Change your study space by working at your dining table in the morning and your bedroom desk in the afternoon.
To help me not feel the need to go on random websites, I find it useful to have something non-distracting to passively entertain me in the background.
after a task is complete, reward yourself with a small treat, or a 5-minute break. This way, you will look forward to completing the set task.
When you feel stressful clean your room and areas around you. The stress will get released with time and you will also utilize the time that would have otherwise wasted unproductively.
If you can’t reset your sleeping pattern (hi coronavirus) think about how your day is divided and when your meals should be so you don’t end up endlessly snacking and clocking off for the day too early.
Have a reward: When finishing a revision task, reward yourself with some chocolate or whatever suits you. This will provide a dopamine kick to train your brain into wanting to accomplish more tough tasks.
Opposite to usual: if its worth doing, its worth doing badly, both for studying and general life. Its better to read 1 page or learn 5 definitions than do nothing.
After realising that both I and my friends have struggled to do our daily work and been super unproductive, we started to schedule ‘study dates’. Just set a time to when you will both be studying.
It's vital to clear your designated workspace. There's nothing more satisfying than getting organised, so make sure you can revise quickly and efficiently by having your work station ready.
Sunlight is great for making you feel awake, helping you to sort out circadian rhythm. An added boost is the vitamin D and general well-being benefit of getting some fresh air.
Write a to do list every morning and aim to tick off everything you planned to achieve in the day. Don’t forget to also include fun tasks to motivate yourself, your to do list does not just have to be work.
My favourite way to work from home is setting up a cute workspace. Finding cute scented candles around the house, a clean and clear desk and cute stationary are all essentials when working from home.
Learn a new skill. I have picked up programming again although I am a social science student with zero coding background, however, after committing several hours to it (which is nothing during quarantine) I found it is much easier and more powerful than I previously thought!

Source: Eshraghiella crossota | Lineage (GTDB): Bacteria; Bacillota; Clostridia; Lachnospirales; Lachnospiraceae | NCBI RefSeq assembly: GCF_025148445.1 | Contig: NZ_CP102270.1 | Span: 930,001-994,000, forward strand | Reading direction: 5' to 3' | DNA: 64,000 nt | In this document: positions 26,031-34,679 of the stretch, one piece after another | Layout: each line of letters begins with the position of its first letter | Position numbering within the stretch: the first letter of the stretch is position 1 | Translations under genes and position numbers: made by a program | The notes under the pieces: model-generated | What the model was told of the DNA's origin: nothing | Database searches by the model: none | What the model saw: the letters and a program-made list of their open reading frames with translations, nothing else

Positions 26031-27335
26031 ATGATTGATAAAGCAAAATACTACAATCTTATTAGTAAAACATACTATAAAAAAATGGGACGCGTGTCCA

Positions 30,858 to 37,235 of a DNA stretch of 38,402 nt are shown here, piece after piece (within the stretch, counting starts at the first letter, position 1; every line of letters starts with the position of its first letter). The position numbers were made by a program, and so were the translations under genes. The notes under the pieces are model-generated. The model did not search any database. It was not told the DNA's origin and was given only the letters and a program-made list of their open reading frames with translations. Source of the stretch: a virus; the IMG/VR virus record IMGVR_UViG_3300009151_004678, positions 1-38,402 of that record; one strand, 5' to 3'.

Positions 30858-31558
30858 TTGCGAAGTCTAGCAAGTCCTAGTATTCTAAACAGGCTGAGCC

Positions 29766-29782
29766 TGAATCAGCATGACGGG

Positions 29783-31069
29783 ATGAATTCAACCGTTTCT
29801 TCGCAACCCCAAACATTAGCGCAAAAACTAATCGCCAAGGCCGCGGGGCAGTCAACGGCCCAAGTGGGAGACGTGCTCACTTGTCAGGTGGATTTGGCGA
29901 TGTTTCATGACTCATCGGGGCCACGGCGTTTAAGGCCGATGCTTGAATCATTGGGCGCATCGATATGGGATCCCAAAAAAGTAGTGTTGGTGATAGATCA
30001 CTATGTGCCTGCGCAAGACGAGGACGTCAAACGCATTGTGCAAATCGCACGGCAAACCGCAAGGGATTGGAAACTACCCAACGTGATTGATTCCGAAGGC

I think the best studying suggestions I could give would be to make sure you run into things that you need to revise in your daily routine. This could be post it notes or a chalk board etc.
Exercise every day, spread out throughout the day. This could be skipping, doing press ups, going for a run. Go for a walk, ideally in nature if you live near a park or forest, every day.
In my three years at uni, I’ve tried it all: ‘chill’ music playlists, lo-fi beats, classical music, throwback tunes… But I am now 100% convinced that I am most productive when I listen to nature sounds (rain sounds are my favourite) or brown noise.
I use the KanBan listing method for my checklists which lays out your tasks so much better! Having it sorted into to do, doing, review and completed makes it look much less intimidating than as one long list!
Start the day at the same time and do yoga, mindfulness or exercise practice to refresh body and mind, and give a day off in your week to recover energy.
Because of the lockdown, we have been forced to work from home and that can sound impossible. Unachievable. All habits and routines are gone, along with the quiet working spaces and academic environment. But after all, is it that hard to recreate these, at home?
To keep focus on my studies, I installed LeechBlock, it is a simple tool that you could add to your favourite web browser and include in it the main pages that usually distract you.
Stay hydrated - drinking water will help you focus and improve your general health which will have a positive impact on your studies.
My tip for studying at home is to take regular breaks!
During quarantine, it’s really hard to stick to a routine, at least during term time lectures make me adhere to somewhat of a routine (or countless texts from friends in the library asking me where I am after promising for a morning study sesh the night before)
At the start of each day, set out a plan of what you would like to achieve by the end of it.
Study WHEREVER YOU FEEL WORKS BEST FOR YOU! If that is your desk, amazing, want to study in bed? Do it.